IBM CEO: Watson has not failed

IBM Watson Health is still a "very important part" of IBM's business, despite a recent leadership shake up in its health division and criticism of its artificial intelligence-powered cancer treatment tool, CEO Ginni Rometty told STAT in an interview Jan. 8.

"Watson for Oncology is doing very well — very well," Ms. Rometty told STAT during a photo opportunity at the Consumer Electronics Show in Las Vegas where she delivered a keynote address. STAT has requested interviews with Ms. Rometty and other company executives for months with no success.

In 2018, STAT reported several controversies involving IBM's health division, including one of its physician customers calling Watson for Oncology a "piece of sh–," and numerous employee layoffs. A key complaint about Watson for Oncology, which offers cancer treatment recommendations, is that it's biased toward American treatment methods. However, IBM said it plans to add regional treatment guidelines to Watson for Oncology, as well as real-world data on patient outcomes, to boost user satisfaction.

Although Ms. Rometty didn't discuss Watson Health much during her CES keynote, according to STAT, she debuted a fingertip sensor that may help Parkinson's patients and announced a new partnership with the Michael J. Fox Foundation. Ms. Rometty also reportedly emphasized the need for trust and transparency when it comes to AI, regardless of which industry it's applied to.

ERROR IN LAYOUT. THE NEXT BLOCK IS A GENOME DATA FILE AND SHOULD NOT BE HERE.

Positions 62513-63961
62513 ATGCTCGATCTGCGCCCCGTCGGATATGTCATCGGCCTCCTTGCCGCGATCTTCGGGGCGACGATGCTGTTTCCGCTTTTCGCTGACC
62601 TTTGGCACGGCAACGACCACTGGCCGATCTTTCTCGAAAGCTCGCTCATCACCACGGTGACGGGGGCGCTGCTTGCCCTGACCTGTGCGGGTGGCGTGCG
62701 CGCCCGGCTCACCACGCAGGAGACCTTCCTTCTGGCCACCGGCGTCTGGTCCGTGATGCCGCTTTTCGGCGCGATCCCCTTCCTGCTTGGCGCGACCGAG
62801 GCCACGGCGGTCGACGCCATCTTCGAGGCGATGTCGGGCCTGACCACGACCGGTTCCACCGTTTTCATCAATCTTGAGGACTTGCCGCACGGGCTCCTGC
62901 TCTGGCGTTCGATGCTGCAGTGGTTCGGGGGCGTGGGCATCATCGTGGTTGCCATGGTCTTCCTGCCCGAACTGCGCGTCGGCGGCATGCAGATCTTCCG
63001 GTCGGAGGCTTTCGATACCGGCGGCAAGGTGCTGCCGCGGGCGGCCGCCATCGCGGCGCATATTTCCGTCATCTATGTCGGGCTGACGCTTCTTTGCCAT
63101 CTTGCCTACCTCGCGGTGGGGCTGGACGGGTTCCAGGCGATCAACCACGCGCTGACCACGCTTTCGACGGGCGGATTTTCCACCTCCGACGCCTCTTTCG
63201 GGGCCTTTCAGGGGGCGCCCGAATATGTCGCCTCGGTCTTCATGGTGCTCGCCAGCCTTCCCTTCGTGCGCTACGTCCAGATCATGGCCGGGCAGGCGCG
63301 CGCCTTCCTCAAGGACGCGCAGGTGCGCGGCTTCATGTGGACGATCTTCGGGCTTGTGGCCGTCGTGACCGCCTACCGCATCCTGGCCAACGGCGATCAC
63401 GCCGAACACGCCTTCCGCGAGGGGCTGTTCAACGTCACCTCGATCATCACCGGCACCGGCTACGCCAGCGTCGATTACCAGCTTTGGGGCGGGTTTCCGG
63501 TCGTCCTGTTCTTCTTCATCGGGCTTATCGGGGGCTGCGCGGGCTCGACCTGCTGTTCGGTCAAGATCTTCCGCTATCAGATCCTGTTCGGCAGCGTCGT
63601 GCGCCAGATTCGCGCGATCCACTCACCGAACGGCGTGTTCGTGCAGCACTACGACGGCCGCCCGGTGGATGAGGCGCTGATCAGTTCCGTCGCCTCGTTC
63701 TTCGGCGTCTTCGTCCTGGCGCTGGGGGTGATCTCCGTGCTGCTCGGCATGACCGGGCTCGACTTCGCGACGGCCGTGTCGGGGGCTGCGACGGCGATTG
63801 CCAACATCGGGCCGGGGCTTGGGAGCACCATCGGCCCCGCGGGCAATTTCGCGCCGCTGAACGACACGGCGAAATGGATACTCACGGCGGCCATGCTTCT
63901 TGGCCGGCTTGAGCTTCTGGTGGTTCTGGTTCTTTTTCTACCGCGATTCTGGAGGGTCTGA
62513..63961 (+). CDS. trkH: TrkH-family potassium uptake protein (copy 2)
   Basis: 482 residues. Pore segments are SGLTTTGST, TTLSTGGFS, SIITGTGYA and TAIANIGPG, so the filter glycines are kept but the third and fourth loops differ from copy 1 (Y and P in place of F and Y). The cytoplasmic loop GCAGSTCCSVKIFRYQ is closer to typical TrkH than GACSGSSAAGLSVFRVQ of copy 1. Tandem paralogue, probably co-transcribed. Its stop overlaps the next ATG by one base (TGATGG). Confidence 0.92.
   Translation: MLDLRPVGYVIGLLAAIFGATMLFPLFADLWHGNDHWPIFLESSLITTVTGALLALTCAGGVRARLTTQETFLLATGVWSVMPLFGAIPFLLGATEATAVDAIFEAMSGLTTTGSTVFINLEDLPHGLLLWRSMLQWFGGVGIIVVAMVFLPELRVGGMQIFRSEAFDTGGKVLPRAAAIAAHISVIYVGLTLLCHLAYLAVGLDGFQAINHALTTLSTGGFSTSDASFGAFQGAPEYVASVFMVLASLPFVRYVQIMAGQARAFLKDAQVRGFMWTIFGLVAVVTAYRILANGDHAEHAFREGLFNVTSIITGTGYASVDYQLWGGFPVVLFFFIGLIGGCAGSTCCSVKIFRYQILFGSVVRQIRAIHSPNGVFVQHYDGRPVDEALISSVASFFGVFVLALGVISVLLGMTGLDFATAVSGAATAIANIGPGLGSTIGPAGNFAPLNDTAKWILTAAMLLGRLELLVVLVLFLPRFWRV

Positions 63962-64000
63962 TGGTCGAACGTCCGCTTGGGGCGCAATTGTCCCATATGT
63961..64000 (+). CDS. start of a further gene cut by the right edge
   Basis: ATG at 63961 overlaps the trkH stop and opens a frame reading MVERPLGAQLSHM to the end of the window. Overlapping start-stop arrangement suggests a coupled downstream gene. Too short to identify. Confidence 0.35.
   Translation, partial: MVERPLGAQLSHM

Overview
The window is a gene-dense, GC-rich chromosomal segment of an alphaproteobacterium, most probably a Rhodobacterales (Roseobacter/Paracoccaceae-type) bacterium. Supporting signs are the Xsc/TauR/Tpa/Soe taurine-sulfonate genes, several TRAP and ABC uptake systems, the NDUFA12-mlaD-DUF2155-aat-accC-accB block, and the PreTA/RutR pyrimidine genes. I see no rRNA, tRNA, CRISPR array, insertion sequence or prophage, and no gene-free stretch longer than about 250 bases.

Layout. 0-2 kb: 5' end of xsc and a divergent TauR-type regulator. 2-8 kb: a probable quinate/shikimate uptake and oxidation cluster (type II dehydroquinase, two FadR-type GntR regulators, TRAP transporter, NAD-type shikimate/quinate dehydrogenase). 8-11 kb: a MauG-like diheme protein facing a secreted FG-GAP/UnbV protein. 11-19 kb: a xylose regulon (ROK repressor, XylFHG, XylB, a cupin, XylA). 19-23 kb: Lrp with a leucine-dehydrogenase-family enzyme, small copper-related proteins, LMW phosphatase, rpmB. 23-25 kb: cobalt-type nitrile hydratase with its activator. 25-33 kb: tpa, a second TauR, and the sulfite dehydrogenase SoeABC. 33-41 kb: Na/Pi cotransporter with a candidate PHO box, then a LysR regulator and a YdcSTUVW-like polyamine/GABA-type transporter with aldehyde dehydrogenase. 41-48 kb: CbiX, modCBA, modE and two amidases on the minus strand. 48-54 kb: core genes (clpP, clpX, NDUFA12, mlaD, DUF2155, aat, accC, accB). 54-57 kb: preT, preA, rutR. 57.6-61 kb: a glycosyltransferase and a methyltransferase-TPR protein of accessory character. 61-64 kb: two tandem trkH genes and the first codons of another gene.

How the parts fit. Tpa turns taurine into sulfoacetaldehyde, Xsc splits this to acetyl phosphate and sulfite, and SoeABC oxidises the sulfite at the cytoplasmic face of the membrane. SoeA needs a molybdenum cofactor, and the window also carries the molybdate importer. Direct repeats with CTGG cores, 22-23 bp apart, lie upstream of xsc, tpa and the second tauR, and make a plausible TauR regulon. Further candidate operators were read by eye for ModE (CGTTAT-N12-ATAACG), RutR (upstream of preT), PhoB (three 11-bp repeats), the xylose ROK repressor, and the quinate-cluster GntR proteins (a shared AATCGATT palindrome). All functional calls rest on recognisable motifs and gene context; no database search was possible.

"To be trusted, that means you have to prepare society for whatever set of technologies it is that are coming on, in particular now so that no one is left behind," she said.

More articles on artificial intelligence:

IBM, Michael J. Fox Foundation partner to tackle Parkinson's with AI
Demystifying AI for healthcare: Finding the value beyond the hype
GE Healthcare, Vanderbilt to tackle cancer immunotherapy with AI

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